Sounds Safe: Russia To Turn Boats Into Floating Nuclear Plants

They claim they’re disaster proof. So … this should end well.

Sounds Safe: Russia To Turn Boats Into Floating Nuclear Plants
Mushroom Cloud via Shutterstock

As if Russia’s recent record on social issues (like new homophobic legislation) and civil liberties (like the crackdown on Pussy Riot) weren’t bad enough, the Putin regime is now looking at another area to wreak potential havoc on: the environment.


The Environment News Service reports that Russia is currently setting up its first floating nuclear plant that will be ready to go in 2016. What is a floating nuclear plant exactly? Renderings show a massive ship named the Akademik Lomonosov that could be towed around around the country’s coastal areas offering “energy, heat and water to remote and arid areas of the country” like the Arctic region–enough juice to power a city of 200,000 people.

The problem, of course, is what happens if the ships crash. It wouldn’t be the first time that happened in Russia.

As ENS reminds us:

Those with historical memories will recall accidents with a Soviet-era nuclear icebreaker that released radioactivity into the environment.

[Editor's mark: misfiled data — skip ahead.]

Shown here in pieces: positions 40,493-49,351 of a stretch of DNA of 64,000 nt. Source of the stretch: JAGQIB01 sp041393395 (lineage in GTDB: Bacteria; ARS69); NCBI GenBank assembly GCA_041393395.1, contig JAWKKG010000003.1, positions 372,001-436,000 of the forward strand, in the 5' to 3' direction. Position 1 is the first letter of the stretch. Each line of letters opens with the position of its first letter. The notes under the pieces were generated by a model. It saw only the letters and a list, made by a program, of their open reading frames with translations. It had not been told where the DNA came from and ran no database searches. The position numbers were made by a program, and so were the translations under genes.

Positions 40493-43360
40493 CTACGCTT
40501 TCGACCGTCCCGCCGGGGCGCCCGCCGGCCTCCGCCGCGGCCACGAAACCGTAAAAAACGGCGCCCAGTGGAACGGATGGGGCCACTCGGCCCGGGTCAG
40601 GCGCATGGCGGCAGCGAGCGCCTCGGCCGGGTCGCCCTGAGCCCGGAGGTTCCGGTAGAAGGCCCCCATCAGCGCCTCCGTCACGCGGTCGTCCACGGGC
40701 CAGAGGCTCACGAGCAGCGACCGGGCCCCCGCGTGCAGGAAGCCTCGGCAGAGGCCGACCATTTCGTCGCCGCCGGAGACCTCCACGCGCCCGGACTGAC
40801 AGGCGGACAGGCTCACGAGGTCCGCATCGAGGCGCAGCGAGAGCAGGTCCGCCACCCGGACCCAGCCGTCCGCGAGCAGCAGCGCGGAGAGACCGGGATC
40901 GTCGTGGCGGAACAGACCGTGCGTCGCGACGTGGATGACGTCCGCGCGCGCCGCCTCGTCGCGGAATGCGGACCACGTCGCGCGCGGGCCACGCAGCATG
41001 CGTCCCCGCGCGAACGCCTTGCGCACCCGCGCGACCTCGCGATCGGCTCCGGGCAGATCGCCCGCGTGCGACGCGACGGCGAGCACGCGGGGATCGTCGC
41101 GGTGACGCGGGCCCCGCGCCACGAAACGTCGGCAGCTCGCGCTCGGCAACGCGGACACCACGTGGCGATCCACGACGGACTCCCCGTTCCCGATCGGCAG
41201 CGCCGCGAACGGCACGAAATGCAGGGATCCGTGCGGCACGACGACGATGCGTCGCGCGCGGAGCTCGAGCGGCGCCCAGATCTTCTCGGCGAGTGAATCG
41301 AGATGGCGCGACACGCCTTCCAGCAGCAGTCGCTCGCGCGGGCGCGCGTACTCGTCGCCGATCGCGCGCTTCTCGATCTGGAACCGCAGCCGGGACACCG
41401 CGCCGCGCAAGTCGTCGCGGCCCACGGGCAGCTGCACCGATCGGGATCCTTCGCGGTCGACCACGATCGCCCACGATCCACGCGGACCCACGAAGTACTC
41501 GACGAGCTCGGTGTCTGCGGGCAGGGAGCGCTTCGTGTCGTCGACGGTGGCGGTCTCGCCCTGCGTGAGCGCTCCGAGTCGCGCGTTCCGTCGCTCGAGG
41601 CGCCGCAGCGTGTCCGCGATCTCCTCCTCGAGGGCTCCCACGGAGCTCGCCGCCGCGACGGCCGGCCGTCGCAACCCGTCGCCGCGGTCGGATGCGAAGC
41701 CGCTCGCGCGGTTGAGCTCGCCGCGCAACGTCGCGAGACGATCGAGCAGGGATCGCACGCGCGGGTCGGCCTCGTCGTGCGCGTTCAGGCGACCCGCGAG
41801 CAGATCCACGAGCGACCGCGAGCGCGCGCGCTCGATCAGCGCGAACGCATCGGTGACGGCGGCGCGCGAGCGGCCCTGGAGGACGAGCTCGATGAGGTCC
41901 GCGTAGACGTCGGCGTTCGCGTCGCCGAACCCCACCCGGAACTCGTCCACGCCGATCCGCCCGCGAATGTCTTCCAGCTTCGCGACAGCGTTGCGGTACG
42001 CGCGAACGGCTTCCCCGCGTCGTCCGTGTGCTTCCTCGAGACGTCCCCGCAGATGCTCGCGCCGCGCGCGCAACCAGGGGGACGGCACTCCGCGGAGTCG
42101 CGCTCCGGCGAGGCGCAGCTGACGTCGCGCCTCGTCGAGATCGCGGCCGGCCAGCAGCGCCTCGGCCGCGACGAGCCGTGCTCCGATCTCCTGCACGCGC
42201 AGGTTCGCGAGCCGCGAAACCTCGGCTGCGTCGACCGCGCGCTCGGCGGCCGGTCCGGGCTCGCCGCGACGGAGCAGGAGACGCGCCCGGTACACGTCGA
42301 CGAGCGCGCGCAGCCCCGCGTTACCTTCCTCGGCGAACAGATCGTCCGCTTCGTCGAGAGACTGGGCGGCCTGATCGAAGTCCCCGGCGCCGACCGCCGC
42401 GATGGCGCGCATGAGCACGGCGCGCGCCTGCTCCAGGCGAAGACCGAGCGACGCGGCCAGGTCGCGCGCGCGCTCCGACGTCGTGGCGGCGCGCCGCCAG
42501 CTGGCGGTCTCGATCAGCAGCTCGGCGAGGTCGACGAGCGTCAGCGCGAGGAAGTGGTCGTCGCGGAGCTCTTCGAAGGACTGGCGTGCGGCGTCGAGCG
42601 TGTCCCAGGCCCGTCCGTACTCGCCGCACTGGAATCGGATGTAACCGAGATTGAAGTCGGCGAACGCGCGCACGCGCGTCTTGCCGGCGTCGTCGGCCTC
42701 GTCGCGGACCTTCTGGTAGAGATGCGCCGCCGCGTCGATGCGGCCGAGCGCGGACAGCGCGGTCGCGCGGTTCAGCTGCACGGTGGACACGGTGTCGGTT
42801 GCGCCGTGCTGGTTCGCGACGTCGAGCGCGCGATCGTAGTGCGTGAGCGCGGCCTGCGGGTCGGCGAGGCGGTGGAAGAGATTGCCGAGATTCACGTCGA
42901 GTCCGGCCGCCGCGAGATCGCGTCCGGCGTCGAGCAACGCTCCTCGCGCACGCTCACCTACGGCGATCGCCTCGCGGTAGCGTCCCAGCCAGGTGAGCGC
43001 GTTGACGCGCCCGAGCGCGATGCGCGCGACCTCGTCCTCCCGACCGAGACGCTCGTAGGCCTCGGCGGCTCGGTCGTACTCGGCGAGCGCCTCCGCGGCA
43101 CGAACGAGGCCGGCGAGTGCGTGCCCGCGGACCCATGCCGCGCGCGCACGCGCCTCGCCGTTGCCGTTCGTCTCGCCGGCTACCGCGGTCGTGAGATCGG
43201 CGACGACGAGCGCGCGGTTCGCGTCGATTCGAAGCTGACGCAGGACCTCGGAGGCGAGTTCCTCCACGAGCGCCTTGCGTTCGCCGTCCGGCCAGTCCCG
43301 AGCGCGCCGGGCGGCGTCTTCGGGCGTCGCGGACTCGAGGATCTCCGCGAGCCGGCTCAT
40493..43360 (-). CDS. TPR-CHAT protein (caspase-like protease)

Launched in 1957, the “Lenin,” the USSR’s first nuclear powered icebreaker, was powered by three OK-150 reactors. In February 1965, there was a loss of coolant incident, and some of the fuel elements melted or deformed inside reactor number two. The debris was removed and stored for two years, and subsequently dumped in Tsivolki Bay near Novaia Zemlia.

This time around, though, Russian officials say disaster is impossible:

The Baltiskii Zavod shipyard stresses that The “Academician Lomonosov” and its successors are all designed with a safety margin exceeding all possible threats, which makes their nuclear reactors invulnerable to tsunamis and other natural disasters. They shipyard claims the ships meet all the requirements of the International Atomic Energy Agency and do not pose a threat to the environment.

The shipyard plans to begin mass production soon, and 15 countries including China, Algeria, and Namibia, have shown interest in the floating nuclear power plants, which sounds like a recipe for disaster. It’s always a good sign when you claim that disaster is impossible.

About the author

Zak Stone is a Los Angeles-based writer and a contributing editor of Playboy Digital. His writing has appeared in,, Los Angeles, The Utne Reader, GOOD, and elsewhere.